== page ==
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Wide receiver, Kentucky Wildcats
In 2010, receiver Randall Cobb helped Kentucky pull off a rather shocking upset of South Carolina. Insead of reveling in this huge victory, Cobb took to Twitter post-game to call out the school's fans for not showing up on time and caring too much about basketball. Cobb almost immediately ran to the local paper to apologize and smooth everything over.
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Linebacker, Washington Redskins
Little used linebacker Henson blew up when hometown fans booed the team for its lackluster 9-7 win over the St. Louis Rams in 2009. Henson told the fans that he disliked them strongly, called them dim wits and then explained that he knows more than they do because they probably work 9 to 5 at McDonalds. Henson didn't play another snap in the NFL after 2009 but he still tweets quite frequently, so he's got that going for him.
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Owner, Indianapolis Colts
Leading up to the 2012 NFL Draft when Jim Irsay was keeping quiet about any big trades on the horizon, the Colts' owner was starting to hear it from fans about his secrecy. That's when Irsay decided to unleash a stream of consciousness tweet rampage taunting fans with his track record and daring them to buy their own team if they don't like how he operates. The Colts wound up with Luck and look to be rebounding well from last year's debacle, so maybe the fans should continue to let Irsay run the team from his high horse.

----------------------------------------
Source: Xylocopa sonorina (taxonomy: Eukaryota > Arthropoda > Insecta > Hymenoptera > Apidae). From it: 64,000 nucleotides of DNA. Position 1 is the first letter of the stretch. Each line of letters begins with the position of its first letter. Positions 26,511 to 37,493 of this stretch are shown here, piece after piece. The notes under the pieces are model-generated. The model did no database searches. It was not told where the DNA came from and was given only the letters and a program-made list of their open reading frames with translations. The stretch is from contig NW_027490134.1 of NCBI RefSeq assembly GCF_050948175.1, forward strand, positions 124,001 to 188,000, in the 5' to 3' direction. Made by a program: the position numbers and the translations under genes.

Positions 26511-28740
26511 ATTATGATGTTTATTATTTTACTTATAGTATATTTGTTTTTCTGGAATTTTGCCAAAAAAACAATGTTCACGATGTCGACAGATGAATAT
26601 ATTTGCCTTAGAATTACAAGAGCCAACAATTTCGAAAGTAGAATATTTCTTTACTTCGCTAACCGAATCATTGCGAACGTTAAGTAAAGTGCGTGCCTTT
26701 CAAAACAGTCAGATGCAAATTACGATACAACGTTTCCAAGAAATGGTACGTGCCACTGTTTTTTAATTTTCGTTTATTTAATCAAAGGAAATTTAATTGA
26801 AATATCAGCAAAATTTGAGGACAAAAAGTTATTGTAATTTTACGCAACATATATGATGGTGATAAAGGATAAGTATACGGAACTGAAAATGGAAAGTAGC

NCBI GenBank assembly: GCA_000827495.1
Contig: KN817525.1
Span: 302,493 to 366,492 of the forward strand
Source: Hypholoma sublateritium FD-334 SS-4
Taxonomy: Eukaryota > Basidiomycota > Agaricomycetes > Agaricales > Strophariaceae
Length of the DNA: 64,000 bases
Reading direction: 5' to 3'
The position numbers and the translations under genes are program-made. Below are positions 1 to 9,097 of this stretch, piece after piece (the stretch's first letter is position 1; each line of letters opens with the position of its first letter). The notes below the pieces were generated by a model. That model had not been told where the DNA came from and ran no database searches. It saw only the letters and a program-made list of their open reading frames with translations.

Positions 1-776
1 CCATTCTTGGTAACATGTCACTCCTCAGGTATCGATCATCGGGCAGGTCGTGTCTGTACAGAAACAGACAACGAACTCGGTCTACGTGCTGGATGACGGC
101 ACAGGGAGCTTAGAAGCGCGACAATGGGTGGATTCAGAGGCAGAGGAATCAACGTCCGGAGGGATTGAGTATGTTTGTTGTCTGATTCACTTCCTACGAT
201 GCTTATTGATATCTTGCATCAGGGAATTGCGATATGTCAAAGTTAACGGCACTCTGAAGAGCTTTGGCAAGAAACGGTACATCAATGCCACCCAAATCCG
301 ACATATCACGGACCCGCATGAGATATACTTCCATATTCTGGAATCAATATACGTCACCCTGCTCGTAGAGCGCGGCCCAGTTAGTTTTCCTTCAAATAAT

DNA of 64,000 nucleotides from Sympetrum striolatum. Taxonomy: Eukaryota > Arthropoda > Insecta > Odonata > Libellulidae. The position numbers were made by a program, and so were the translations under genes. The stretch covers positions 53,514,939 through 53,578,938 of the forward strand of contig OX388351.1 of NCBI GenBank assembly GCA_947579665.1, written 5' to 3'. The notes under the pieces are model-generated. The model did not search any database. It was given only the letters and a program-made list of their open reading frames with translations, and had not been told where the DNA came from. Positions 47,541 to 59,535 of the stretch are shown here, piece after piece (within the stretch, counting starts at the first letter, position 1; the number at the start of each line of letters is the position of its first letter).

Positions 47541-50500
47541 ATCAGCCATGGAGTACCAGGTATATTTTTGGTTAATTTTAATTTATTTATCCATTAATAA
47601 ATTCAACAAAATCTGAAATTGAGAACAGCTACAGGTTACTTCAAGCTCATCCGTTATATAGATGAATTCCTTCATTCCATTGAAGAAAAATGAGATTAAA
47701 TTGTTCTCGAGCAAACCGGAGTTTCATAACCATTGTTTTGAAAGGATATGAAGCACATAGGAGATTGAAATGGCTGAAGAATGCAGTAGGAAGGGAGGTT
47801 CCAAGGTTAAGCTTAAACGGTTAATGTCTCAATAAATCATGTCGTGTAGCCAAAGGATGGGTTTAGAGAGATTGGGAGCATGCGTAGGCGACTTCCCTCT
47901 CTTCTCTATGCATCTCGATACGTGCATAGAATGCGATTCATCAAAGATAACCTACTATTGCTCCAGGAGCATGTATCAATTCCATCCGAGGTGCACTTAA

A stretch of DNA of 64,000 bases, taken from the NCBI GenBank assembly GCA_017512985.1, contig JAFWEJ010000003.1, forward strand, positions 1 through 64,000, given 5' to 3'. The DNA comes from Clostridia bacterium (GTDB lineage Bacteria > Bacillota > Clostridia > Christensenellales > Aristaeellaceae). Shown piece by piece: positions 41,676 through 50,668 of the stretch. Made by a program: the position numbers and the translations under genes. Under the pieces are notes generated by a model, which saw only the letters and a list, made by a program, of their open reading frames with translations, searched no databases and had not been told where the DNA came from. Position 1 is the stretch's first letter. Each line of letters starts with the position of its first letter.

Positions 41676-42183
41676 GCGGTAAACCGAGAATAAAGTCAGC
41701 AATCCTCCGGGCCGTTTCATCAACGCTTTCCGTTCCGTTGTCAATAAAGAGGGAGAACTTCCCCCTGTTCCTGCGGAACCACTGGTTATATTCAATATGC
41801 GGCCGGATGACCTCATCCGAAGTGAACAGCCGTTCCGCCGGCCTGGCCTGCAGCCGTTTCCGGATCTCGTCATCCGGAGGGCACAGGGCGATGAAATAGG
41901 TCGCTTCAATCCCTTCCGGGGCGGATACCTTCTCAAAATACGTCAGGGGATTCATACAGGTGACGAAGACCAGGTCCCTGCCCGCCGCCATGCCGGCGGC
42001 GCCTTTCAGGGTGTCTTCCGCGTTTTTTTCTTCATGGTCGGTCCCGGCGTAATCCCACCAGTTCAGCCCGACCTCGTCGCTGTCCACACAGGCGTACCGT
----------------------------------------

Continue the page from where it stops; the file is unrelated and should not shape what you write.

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Running back, Houston Texans
When Foster saw sparse playing time in the 2011 pre-season, fantasy football players spread worry throughout the Internet. Foster caught wind of these concerns and took to Twitter to voice his displeasure with the fans' main concern: his fantasy status. After calling out his fans as "sick" "ppl," Foster scaled back his thoughts by saying that he only puts out positive energy despite all of the negative thoughts directed towards him. Foster still ended with over 1,200 rushing yards and 12 total TDs, so this was all a big deal over nothing.
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Running back, Carolina Panthers
After a six carry, six yard performance in a Week 5 loss to the Seattle Seahawks, DeAngelo Williams got buried in criticism from fantasy owners around the country. When he reached his breaking point from all the Twitter hate, Williams resorted to the best insult in the books for a pro athlete: you can't do what I can do. (Although, honestly, six yards doesn't seem all that hard.)
10 of 10Next: 20 Hilariously Inappropriate Tweets
Forward, Miami Heat
There was also the King, who responded to...well, just about everyone in the universe after he switched over to the Heat in the summer of 2010. To be honest, it's hard to blame LeBron here because he was being hounded by openly racist tweets. Besides, he got his revenge just how he wanted to, on the court, winning last year's title and making him even more hated. See? Everyone wins!